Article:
Christmas tree lot

The other day I was in my home town and driving through the streets. I am able to return to the city a few times a year and when I do there is always some memory that resonates in my thoughts and heart. When driving through the streets, it seemed as though time has stood still. Each building in the same place as it was in 1970 but much older than I remember. While the names on the buildings were changed there was very little that had changed near Uptown and Roosevelt road. Unlike big metropolitan cities, Kenosha, Wisconsin has had little development. I would like to say it was quaint and charming but really it was old and showing the age of time.

While the city’s age sadden me, my memories were overflowing with enchantment. The streets narrow, houses primitive reflecting a time when life was focused on familial values. Remnants of the minimalistic culture of an auto manufacturing city complete with assembly lines and blue collar stood still in time. A tradition of its own, with men and women proud for the ability to support  their family, buy a home and live an ample life. At 7 am I remembered the streets would be filled with locally made automobiles in route to the plant for a full days labor. The end of the 8 hour shift would be announced by the sound of a whistle that could be heard for several blocks surrounding the plant. Blue collared men and women exhausted from a true days physical labor would make their way home to families for the solidarity of the evening family meal. Principle lifestyle, no cell phones, no internet when employees were paid not expected to work overtime can be only remembered.

photo (12)As I was driving, the Christmas tree lot up ahead caught my eye. At first I was unsure why I was inspired to stop at the lot and reminisce about the rows and rows of pine trees. Then it occurred to me it was the same lot that my father took me each year to get our Christmas tree. It was a very simple lot, with Wisconsin grown trees sold by a short, burly older man named Earl. Earl was proud of his trees and worked feverishly to sell them all before the Christmas season was complete. He shouted “Any tree on the lot $5.99”, I remember. This of course include a few strong high school kids to hoist the tree on the car roof and twine to tie it down.  Dad was always compelled to find the biggest tree on the lot. It had to be perfectly tall and wholly cone-shaped supporting each of Mom’s ornaments she had collected for years and years.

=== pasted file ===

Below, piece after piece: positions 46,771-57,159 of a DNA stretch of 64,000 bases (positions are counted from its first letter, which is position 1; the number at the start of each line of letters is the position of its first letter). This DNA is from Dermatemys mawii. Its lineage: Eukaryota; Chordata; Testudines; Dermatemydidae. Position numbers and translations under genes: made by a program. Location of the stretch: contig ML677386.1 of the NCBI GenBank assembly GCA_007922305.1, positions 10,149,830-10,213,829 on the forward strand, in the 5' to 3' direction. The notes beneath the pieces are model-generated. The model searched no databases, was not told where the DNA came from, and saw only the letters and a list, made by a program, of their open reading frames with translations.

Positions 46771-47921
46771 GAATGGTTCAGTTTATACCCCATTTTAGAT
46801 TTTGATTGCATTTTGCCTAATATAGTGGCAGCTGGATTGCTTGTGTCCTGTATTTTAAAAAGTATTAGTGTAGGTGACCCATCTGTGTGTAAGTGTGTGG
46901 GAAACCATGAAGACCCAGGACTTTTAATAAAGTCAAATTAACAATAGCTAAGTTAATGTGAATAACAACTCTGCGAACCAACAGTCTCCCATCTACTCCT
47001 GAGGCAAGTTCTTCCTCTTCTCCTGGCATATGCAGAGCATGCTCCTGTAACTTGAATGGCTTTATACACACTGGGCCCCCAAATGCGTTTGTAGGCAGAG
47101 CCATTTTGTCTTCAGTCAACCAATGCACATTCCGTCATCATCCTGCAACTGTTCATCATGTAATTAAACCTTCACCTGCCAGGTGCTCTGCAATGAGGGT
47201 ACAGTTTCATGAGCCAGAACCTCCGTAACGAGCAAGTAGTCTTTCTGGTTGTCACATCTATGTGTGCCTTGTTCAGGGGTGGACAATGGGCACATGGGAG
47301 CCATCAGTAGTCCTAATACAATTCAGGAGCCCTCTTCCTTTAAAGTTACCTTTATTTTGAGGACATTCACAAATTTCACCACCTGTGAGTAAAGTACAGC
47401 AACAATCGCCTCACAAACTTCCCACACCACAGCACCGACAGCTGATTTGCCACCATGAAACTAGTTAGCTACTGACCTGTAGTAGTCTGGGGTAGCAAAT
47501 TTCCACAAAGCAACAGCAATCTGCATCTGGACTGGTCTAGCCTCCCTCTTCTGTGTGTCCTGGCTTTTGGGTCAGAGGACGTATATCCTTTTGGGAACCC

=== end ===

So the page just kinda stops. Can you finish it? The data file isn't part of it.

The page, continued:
photo (9)Dad and I would spend little time picking out the tree honestly, as he was eager to get it home, cut and attach it to the stand. Every year our tree had some memory attached to it whether, too tall, too wide, crooked trunk, or too long of needles. There is one particular year that will be etched in our memory forever. It is hard to know what exactly what happened to the tree that year. It was the most beautiful Dad had ever brought home. It was perfect. The right height, shape and circumference to fit into our living room. It was a deep forest green with amazingly brilliant branches. Everyone who visited said it was the best Christmas tree they had ever seen.

Christmas was approaching, the gifts were wrapped, cookies baked and lights were hung throughout the house. Our family was finally ready for Christmas. We anticipated enjoying the spirit of the season sharing it with friends and family. It was the weekend before Christmas and we were hustling around cleaning the house getting it ready to celebrate the season. Suddenly, Mom said, “What is that sound? Listen?, Dad swiftly said with a smile and wink,”Oh it is nothing, just a few needles falling of the tree onto the presents .”

As Christmas Eve approached, we noticed that as someone was walking throughout the living room, needles continued to fall on the presents. When someone was walking in the kitchen, needles would fall from the tree, if someone was walking up and down the stairs, needles would fall from the tree. Then in all of its wonder our perfect tree, would lose dozens and dozens of needles over the next few days.  I remembered the most needles fell when Mom would stamp her feet because our perfect Christmas tree was not exactly perfect Yule.  Before we knew it, our perfectly shaped, brilliantly green colored tree was barren. Sporting the likes of a Charley Brown Christmas, we had the most fun that holiday season and created a memory that will last forever. The most important instrument of the Epiphany that year, was our coal shovel needed to remove the needles from our living room floor.

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